Hi George.

I appreciate your expando-planet theory that links large earthquakes to solar activity but there are a few nuances that still puzzle me.  One is that I have noticed an uptick in strong earthquakes right after magnetic filaments collapse on the sun.  I only noticed this relatively recently and magnetic filament collapses are not that common so more data is certainly needed but this is something I am keeping an eye on.  As it happens, if you go over to www.spaceweather.com today you will find that there are two huge magnetic filaments facing Earth right now.  Hmmm…

The other thing I wanted to write about is in response to your peoplenomics article today where you point out how the western MSM is using language to distort the reality of what is going on.  It is completely true and I noticed it prior to the Ukraine situation – during the opening ceremonies of the Olympics, actually.  Is that then that I started to detect an anti-Russian tone from many of the reporters at the games.  I recall watching with my wife and even commenting to her how it feels like we are being trained to hate Russia again and something must be in the works.  Sure, that could have just been an anti-Russian sentiment in response to the anti-Gay stance Russia was holding.  Or maybe that was all the ‘plan’?

Cheers, and if a solar filament collapses I’ll go say hi to the dust bunnies for you.  :)

-Dan

I haven’t run out data on this because (since I was up all night) I have no idea whether or if there is any kind of data table out there that lists filaments, size, and collapse times and whether earth-directed.

Once again, it’s a perfect example of how there are still plenty of opportunities left to come up with breakthroughs, if only we learn to look at the data.  Or, in this case, wonder if there’s a way to find or start keeping this kind of data so that future researchers will be able to point their machine-leaning tools at some tables to munch and report correlations from.,..

Thursday in the WoWW (World of Woo-Woo)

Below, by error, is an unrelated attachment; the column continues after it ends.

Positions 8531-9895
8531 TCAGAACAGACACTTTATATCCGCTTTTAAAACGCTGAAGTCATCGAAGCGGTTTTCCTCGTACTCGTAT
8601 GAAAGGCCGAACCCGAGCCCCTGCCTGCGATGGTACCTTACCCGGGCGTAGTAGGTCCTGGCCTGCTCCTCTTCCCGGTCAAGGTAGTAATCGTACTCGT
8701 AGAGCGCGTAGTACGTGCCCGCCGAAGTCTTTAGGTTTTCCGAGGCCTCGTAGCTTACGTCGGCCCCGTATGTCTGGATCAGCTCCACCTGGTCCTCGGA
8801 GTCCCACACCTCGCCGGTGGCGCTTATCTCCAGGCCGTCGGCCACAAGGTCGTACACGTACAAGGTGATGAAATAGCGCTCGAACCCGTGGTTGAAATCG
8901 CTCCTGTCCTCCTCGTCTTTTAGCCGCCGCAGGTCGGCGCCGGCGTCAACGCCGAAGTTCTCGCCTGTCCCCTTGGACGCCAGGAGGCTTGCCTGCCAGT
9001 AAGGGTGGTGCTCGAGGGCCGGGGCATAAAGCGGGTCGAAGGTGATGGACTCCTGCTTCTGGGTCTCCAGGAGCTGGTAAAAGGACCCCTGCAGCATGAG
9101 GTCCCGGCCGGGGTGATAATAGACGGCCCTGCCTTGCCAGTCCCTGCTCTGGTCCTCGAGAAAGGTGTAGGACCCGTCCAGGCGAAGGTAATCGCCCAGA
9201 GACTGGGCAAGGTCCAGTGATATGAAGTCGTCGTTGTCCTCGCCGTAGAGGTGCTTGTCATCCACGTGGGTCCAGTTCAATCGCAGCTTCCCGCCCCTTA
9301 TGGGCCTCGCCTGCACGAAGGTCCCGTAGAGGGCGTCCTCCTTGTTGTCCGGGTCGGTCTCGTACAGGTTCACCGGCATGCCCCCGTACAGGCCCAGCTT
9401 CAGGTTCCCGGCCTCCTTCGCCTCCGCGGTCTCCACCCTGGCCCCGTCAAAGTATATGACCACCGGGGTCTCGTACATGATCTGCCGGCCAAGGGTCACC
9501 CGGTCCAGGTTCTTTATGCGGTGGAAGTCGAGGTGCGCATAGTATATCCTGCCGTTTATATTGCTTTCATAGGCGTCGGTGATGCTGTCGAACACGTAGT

Tales of an English office building this morning…

George

Your reader’s WoWW event with the mystery phone calls reminded me of the things that went on at the place I worked at a year ago.

The business had 2 buildings adjacent to each other in a high street of a town.  You could only get between the two buildings by going out of one front door and into the other building’s front door.

In the side I worked in, I was on the 1st floor (above the ground floor).  It was well known that there was a ghost residing in one room on the top floor (the floor above my office).

The ghost would occasionally slowly move the computer mouse while the person in that office was working (but not touching the mouse) and knock files off the top of a filing cabinet to the floor.

One evening the office manager had locked up that side of the building and set the alarm and settled into reception of the other building whilst some IT work was being undertaken in there (everyone else had gone home and it was early evening say about 7 p.m.) when the receptionists phone started ringing and the caller ID was the phone from the room on the top floor of the adjacent building.  The office manager answered but there was silence!  This occurred twice in that same evening.

Very spooky.  I was always amazed that the person who worked in that room on her own never seemed to mind all of these WoWW events.

Thought your readers might like this one.

Regards – Simon

I want to find out if anyone ever figured out where the ghost had come from?  Usually they are leftover souls that haven’t found their way to the light and being disembodied don’t know what to do with themselves….

If you could get it to happen again, I would try a speech like this into the phone:

“Hi.  I see that you are calling me from a phone where there are presently no live humans.

I believe your problem – that you don’t want to come to terms with – is that you are dead and have not figured out that all you need to do with move toward the light.

But, since you’re stuck, here’s our communications problem.  You can’t speak – being dead and all – so I need to come up with another way to communicate with you.

I’m here in the xxx room and I an going to ask you to make two noises now.  Make them one right after the other and I will tell you when I recognize them.

I am an interested researcher, so lets take our time and see what we can come up with… try the touch tones on the phone.

How about loud thumps on the wall?

How about clicks or dropped books.  Work with me on this….”

You could then maybe get a dialog going and when you do that, please get back to us with a report.  We promise a minimum of some touch tone Morse code and dropped books as a reply…

Write when you break even…

George   george@ure.net